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This Week's Walks - Archive

Please see the Saturday Walker's Club This Week's Walks page.

This is an archive of walks done by the Saturday Walker's Club. You should only need to use this page if the SWC website is down.

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Saturday, 3 September 2016

Saturday Second Walk - Wiltshire downland

SWC Walk 249 - Tisbury Circular via Dinton and Fovant
Length: 23.8km (14.8 miles), with possible shortcuts of 3.3km (2 miles)
Toughness: 7 out of 10

9.20 (Exeter-bound) train from Waterloo (9.27 Clapham Junction) to Tisbury, arriving at 11.06.

Buy a day return to Tisbury using the South West Trains £16 offer (most be bought in advance, at the latest the night before, either online or at SWT-run ticket offices)

For walk directions click here.

Photos of the walk are here.

It would be a shame to let the SWT £16 offer pass without doing one of the Tisbury walks, and this one had a good reception when it was done in November by a group of SWC walkers. If it pleased then, hopefully it will be even more delightful in early September.

I have not done the walk myself so will quote from the walk notes: "[The walk] explores the Nadder Valley east of Tisbury, part of the West Wiltshire Downs Area of Outstanding Natural Beauty, which is spectacular walking country with some breathtaking views. Without scaling any ridges or steep ascents, the route meanders through the beautiful undulating and peaceful countryside with a few grassy U-shaped valleys, pretty views out to some distant coombes, and scenic Dinton Park with its grand mansion (Philipps House).

"A couple of picturesque former corn mills on the Nadder River are walked past, while the afternoon route also offers views from a wood fringe across a valley to the Fovant Badges, regimental badges cut into the chalk, and the largest group of hill side figures in Europe, before leading through a couple of quiet villages followed by a gentle descent across fields back into Tisbury, a remarkably unspoilt village."

For most the main walk will be enough, but for the heroic there is an extension to the main walk which adds 5.1km (3.2 miles) and 154m of ascent and descent, and leads through the Fovant Badges up to the ridge of Fovant Down and Chiselbury Iron Age hillfort.

Lunch seems to be 11.4km (7.1 miles) into the walk at the Wyndham Arms: it serves food till 3pm on Saturdays, according to the walk document. Several tea options are described, with the very pleasant South Western pub by Tisbury station as a backstop.

Trains back from Tisbury are at 17.01, 18.01, 18.27, 19.03, 20.01 and 21.01 direct, and at 22.03 changing at Basingstoke. Up to 18.27 journey time is 1hr 50: afterwards 2 hours.

6 comments:

Anonymous said...

Hello! What's the ascent of the normal route without the extension/shortcuts? Thanks!

Walker said...

452 metres. (This information is in the walk directions....)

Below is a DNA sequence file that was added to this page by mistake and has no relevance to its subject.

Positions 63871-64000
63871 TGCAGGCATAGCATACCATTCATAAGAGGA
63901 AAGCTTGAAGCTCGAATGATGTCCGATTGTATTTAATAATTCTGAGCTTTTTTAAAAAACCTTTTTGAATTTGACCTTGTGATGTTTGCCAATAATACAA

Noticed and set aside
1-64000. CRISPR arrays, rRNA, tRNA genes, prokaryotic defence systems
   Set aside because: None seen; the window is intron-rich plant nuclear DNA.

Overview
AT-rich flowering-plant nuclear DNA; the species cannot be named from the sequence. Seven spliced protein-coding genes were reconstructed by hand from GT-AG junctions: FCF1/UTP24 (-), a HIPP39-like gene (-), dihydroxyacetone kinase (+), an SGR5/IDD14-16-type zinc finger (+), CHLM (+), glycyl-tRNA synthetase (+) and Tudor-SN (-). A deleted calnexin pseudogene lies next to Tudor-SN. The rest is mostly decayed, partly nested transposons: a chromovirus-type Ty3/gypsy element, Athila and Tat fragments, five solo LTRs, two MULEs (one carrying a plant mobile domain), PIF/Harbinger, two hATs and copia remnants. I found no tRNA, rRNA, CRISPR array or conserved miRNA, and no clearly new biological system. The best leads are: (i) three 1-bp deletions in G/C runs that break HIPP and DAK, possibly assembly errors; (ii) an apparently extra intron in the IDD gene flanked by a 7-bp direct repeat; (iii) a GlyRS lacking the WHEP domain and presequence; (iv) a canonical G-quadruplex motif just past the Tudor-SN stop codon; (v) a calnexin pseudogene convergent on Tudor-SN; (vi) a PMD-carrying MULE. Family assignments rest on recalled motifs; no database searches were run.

Anonymous said...

Sorry... thanks!

Anonymous said...

If you look on the walk page for any of the walks and scroll down a bit you'll see a diagram showing the ascent/descent.

Marion said...

This walk was requested by a Mid-week walker and not taken up. Could we please have this sometime soon for those of us who cannot walk at the weekend?

Bill S said...

N=12 , W=generally-wet. In fact it started spitting with rain within a few minutes of our setting out from Tisbury station and then drizzled and mizzled for the rest of the morning. After mid day things started to improve and it looked at one point as though the sun might manage to break through the clouds, but around 2.30 the rain returned and seemed determined to make up for it's poor showing in the morning by favouring us with a steady downfall for the rest of our walking day. On the plus side, the waterproof that I bought two years back passed it's first real test with flying colours, the shirt that I had on underneath staying perfectly dry. Everything else I was wearing got drenched, and two days on my boots are still wet.

I don't know whether it was the weather affecting my ability to follow the walk instructions, or some failing in the instructions themselves, but there were a number of places where we went astray. The final time this occurred we gave up trying to figure were we were and how we had gone wrong and found our own way.

We more of less managed to stick together as group until we reached the lunchtime stop at Dinton, where four of our number retired to the churchyard for sandwiches leaving six of us - and subsequently two laggards - to head for the Whyndham Arms. Partly as a result of our unplanned detours the first of us we didn't arrive until 2.00, just as the chef was about to leave. To the their credit, he or she agreed to stay on to ensure that we, and the two stragglers, were fed. Not wishing to impose, we all opted for sandwiches, though the term doesn't do credit for the what we were eventually served with.

The sandwich eaters joined us at 2.30, but as we hadn't been served by then, and the rain had started to come down in earnest, they decided to press on. Six of us finally left the pub at 3.00 - leaving the two others to their apple crumble - and, given the time, decided to take the short cut. Mistake. After 20 minutes or so we had gone astray again. Rather than backtrack, we decided to follow the River Nadder as it meandered it's way towards Tisbury before crossing a field to join a road that luckily took us, after the best part of an hour, directly into Tisbury in time (for those who were returning) for the 18.01 train back to London.

How the sandwich eaters fared, or the couple we left in the pub, I have no idea. They may still be bogged down in the wilds of Wiltshire ...